As a young lawyer, it is important to build trust and to inspire confidence vis-à-vis your seniors. It is only then will they entrust you with chances to argue hearings as lead counsel. For me, I pursued opportunities to build my oral advocacy skills as early on as possible in my career. I was given an opportunity to argue my first contested hearing before a High Court Judge when I was in my fourth year of practice. This involved successfully defending an application for leave to commence legal proceedings against a company undergoing judicial management.

It is also never too early to distinguish oneself as a junior associate. For instance, I entered the Christopher Bathurst Essay Prize competition in its debut year and became the first ever winner. This culminated in an attachment at Fountain Court Chambers which gave me access to the experience and skills of one of London’s leading commercial barristers’ chambers specialising in banking and finance.

2019 Christopher Bathurst prize ceremony with other prize winners

Becoming the Best at What You Do

By focusing your outbound marketing on one area of expertise, you will have the opportunity to build your own personal brand much faster as compared to a generalist.

As a specialist, clients value your expertise and they expect you to know the law at your fingertips. That level of familiarity with the relevant law and commercial practice and being able to identify potential pitfalls only comes with experience.

For example, I recently was instructed at 6pm to file a judicial management application before a winding-up hearing the following morning. Because this was something that I was familiar with, I managed to prepare and file the application at 3am.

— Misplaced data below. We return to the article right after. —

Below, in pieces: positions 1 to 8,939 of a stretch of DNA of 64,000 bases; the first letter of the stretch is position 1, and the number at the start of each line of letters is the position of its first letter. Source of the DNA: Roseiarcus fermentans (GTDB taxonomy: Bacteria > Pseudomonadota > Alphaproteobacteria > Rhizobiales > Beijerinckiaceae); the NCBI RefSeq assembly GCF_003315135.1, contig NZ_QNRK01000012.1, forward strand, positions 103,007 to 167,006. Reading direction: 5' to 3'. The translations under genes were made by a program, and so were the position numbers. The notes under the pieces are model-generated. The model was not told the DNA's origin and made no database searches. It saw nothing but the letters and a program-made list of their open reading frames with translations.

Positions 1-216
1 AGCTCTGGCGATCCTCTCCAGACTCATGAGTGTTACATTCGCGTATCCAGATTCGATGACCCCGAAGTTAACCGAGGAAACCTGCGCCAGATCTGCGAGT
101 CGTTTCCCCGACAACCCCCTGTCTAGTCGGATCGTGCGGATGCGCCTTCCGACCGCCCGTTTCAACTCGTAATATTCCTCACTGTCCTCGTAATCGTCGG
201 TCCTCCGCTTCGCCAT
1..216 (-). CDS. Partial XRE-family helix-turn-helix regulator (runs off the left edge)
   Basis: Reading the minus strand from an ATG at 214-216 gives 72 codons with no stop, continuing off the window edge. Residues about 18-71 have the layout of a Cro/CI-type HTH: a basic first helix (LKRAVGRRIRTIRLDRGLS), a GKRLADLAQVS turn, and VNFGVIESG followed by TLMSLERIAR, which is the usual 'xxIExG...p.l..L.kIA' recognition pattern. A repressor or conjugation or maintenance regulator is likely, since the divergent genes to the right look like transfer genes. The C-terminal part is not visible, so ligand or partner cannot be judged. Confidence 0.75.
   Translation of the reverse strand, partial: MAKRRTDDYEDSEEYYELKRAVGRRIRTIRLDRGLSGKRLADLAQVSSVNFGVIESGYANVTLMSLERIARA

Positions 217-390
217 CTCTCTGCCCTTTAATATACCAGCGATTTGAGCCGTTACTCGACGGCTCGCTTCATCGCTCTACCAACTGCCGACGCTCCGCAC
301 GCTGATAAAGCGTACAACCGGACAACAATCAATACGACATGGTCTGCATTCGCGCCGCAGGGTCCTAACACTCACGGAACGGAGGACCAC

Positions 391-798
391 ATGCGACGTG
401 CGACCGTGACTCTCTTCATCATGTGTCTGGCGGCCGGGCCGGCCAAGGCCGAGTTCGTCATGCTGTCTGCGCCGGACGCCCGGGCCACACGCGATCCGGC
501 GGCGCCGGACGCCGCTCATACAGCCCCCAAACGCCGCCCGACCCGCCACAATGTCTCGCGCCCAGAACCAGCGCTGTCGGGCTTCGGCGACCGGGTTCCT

Having an accreditation in a particular area of law is useful to potential clients and it helps them identify the specialist practitioner that they wish to engage. To this end, the Singapore Academy Law has launched accreditation schemes for various specialised areas of the law, the most recent being Data and the Digital Economy.

In 2018, I embarked on the Global Insolvency Practice Course conducted by INSOL International and became one of the first three Singapore-qualified practitioners to be bestowed the prestigious fellowship from INSOL International. This broadened my knowledge of global insolvency regimes and helped me understand better the opportunities, challenges and solutions offered by different regimes in other jurisdictions.

Dinner with GIPC course mates

It is crucial that you eat, sleep, and breathe within the practice area that you have decided to embark on. Literally too. I have pulled a few all-nighters in office due to work exigencies, with my dinner comprising of convenience store food and instant noodles. There is no substitute for hard work and it becomes very obvious to the clients when you try to cut corners.